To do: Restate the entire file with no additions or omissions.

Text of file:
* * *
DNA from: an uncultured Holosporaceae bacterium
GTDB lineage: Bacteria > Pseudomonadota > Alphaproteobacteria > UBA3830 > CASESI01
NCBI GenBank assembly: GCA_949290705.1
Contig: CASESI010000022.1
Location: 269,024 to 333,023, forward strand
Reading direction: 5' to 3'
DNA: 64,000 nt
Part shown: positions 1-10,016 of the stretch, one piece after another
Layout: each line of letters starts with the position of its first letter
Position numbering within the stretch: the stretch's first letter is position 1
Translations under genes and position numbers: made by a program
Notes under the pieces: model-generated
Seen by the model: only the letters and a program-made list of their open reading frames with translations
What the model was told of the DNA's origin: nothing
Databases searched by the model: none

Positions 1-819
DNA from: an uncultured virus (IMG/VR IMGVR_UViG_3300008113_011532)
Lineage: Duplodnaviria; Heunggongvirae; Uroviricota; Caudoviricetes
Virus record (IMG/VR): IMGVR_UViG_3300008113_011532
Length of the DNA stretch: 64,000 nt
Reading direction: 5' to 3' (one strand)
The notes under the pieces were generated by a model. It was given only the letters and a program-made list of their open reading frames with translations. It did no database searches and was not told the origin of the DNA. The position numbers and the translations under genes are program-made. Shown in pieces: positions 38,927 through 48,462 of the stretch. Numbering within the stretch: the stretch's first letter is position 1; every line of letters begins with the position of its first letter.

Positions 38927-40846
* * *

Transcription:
DNA from: an uncultured Holosporaceae bacterium
GTDB lineage: Bacteria > Pseudomonadota > Alphaproteobacteria > UBA3830 > CASESI01
NCBI GenBank assembly: GCA_949290705.1
Contig: CASESI010000022.1
Location: 269,024 to 333,023, forward strand
Reading direction: 5' to 3'
DNA: 64,000 nt
Part shown: positions 1-10,016 of the stretch, one piece after another
Layout: each line of letters starts with the position of its first letter
Position numbering within the stretch: the stretch's first letter is position 1
Translations under genes and position numbers: made by a program
Notes under the pieces: model-generated
Seen by the model: only the letters and a program-made list of their open reading frames with translations
What the model was told of the DNA's origin: nothing
Databases searched by the model: none

Positions 1-819
DNA from: an uncultured virus (IMG/VR IMGVR_UViG_3300008113_011532)
Lineage: Duplodnaviria; Heunggongvirae; Uroviricota; Caudoviricetes
Virus record (IMG/VR): IMGVR_UViG_3300008113_011532
Length of the DNA stretch: 64,000 nt
Reading direction: 5' to 3' (one strand)
The notes under the pieces were generated by a model. It was given only the letters and a program-made list of their open reading frames with translations. It did no database searches and was not told the origin of the DNA. The position numbers and the translations under genes are program-made. Shown in pieces: positions 38,927 through 48,462 of the stretch. Numbering within the stretch: the stretch's first letter is position 1; every line of letters begins with the position of its first letter.

Positions 38927-40846